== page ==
'No Child Left Behind Act' Signals Far-Reaching Changes for Schools

By Lawrence Morahan | July 7, 2008 | 8:20 PM EDT

(CNSNews.com) - As school districts across the country prepare for what educators see as the most sweeping changes in the federal regulation of public education since the mid-1960s, many experts are adopting a wait-and-see approach regarding the much-touted "No Child Left Behind Act."

"It's an awesome increase in bureaucracy and layers of control," Phyllis Schlafly, president of the Eagle Forum, said of the mammoth legislation. "Changing the public schools is like a canoe trying to turn around an aircraft carrier," she said.

The centerpiece of President Bush's proposal for education reform, the "No Child Left Behind Act of 2001" (H.R.1) revises the Elementary and Secondary Education Act (ESEA), by seeking to redefine the federal role in K-12 education.

The law received strong bipartisan support in Congress and Bush signed it in January.

Among others, the legislation expands options for parents, puts pressure on schools to improve academic standards, increases local control on education funds and gives local people more say about which programs they think will help their students the most.

The act also calls for greater accountability. All schools are required to administer tests to grades 3-5, grades 6-9, and grades 10-12, beginning in the 2002-03 school year. Beginning in the 2005-06 school year, tests must be administered every year in grades three through eight. In the 2007-08 school year, science achievement must also be tested.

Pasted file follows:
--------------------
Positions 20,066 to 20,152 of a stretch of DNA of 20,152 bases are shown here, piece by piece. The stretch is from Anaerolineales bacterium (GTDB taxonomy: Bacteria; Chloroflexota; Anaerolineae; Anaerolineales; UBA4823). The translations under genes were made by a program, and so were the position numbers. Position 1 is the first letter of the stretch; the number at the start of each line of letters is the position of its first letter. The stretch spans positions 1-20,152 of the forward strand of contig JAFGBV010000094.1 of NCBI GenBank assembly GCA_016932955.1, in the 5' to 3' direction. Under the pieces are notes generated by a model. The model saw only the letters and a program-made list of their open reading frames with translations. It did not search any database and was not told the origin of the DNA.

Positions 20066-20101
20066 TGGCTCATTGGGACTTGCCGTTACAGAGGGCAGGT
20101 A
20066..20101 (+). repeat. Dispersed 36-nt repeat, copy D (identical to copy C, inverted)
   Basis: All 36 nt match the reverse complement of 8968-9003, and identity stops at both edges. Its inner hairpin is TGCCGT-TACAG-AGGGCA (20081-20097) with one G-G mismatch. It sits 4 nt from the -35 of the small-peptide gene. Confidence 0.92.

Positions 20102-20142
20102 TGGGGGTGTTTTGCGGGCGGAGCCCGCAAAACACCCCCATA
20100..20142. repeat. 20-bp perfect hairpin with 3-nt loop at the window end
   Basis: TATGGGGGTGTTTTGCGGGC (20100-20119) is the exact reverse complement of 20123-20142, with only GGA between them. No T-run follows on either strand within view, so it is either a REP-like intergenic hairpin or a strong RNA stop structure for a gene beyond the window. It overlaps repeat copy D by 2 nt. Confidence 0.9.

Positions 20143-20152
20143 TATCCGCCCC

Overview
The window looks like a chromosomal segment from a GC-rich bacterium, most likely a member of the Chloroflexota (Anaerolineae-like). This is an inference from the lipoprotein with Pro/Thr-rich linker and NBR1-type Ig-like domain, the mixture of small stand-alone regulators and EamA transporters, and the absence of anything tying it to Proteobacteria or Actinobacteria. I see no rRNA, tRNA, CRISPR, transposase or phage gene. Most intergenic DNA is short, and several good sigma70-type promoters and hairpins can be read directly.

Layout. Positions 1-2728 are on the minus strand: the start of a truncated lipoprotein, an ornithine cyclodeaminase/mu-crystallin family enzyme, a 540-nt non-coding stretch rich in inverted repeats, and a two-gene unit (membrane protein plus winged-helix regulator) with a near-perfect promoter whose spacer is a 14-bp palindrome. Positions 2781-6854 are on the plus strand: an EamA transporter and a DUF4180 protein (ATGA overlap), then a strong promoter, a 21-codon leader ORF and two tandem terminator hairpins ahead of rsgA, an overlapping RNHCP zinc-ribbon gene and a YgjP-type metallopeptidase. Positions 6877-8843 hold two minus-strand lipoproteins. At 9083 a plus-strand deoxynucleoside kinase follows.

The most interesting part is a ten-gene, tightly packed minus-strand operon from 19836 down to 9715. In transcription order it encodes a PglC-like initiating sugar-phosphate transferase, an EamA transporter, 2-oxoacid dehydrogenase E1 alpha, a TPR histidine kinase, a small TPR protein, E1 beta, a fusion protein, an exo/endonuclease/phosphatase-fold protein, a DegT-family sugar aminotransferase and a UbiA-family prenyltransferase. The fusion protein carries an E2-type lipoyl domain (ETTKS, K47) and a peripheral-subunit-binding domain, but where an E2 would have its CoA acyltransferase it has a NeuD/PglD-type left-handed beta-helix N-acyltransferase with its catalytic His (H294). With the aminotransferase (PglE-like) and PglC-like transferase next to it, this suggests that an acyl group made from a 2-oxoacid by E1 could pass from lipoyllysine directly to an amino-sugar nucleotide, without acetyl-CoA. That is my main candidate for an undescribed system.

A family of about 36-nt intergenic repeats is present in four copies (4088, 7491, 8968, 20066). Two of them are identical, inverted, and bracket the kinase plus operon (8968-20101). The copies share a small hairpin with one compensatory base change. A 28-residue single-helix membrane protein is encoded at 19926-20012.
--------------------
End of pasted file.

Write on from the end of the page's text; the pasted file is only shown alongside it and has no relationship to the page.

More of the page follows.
However, the bill supports programs that have not proven themselves historically as being effective, including about $7 billion in Title 1 funding that goes to schools in high-poverty areas, said Krista Kafer, a senior policy analyst for education with the Heritage Foundation.

"What's new is letting kids transfer to other schools," Kafer said.

The legislation enables parents with a child enrolled in a failing school to transfer their child to a better performing public school or public charter school.

However, only a small percentage of parents want to transfer their children out of failing public schools, Kafer said, and not all of these parents have the opportunity to do so because many districts have restricted the number of students that can transfer.

"But those parents that have succeeded in transferring their children to better schools - I think for those children, things are going to be better," she said.

Kafer praised the legislation for raising the expectations of parents, teachers and students.

"It's got people thinking in terms of achievement and mastery over subject matter and [the expectation] that everyone's going to have to be tested," she said. "You can't just hide the fact that some of these kids don't know the material."

She added: "I think philosophically and culturally speaking, we could see some positive things come out of this push for achievement for those kids that are able to transfer."

Schlafly said conservatives succeeded in adding some pro-family amendments to the bill, including one that would deny federal funds to any state that discriminates against the Boy Scouts. Another requires parental consent for intrusive surveys and another stipulates tests should test knowledge rather than attitudes and behaviors.

"But that's about the best we could do," Schlafly said. "The bill was just going through Congress on a steamroller."

Schools and teachers also are expected to get a boost from the more than $4 billion in 2002 that allows schools to promote teacher quality through training and recruitment.

A recent report by the Education Trust estimated that one out of every four classes taught at public middle schools and high schools in the United States is taught by a teacher not trained in the subject, the Committee on Education and the Workforce reported.

The ratio is even worse in school districts serving high percentages of disadvantaged children, the report said.

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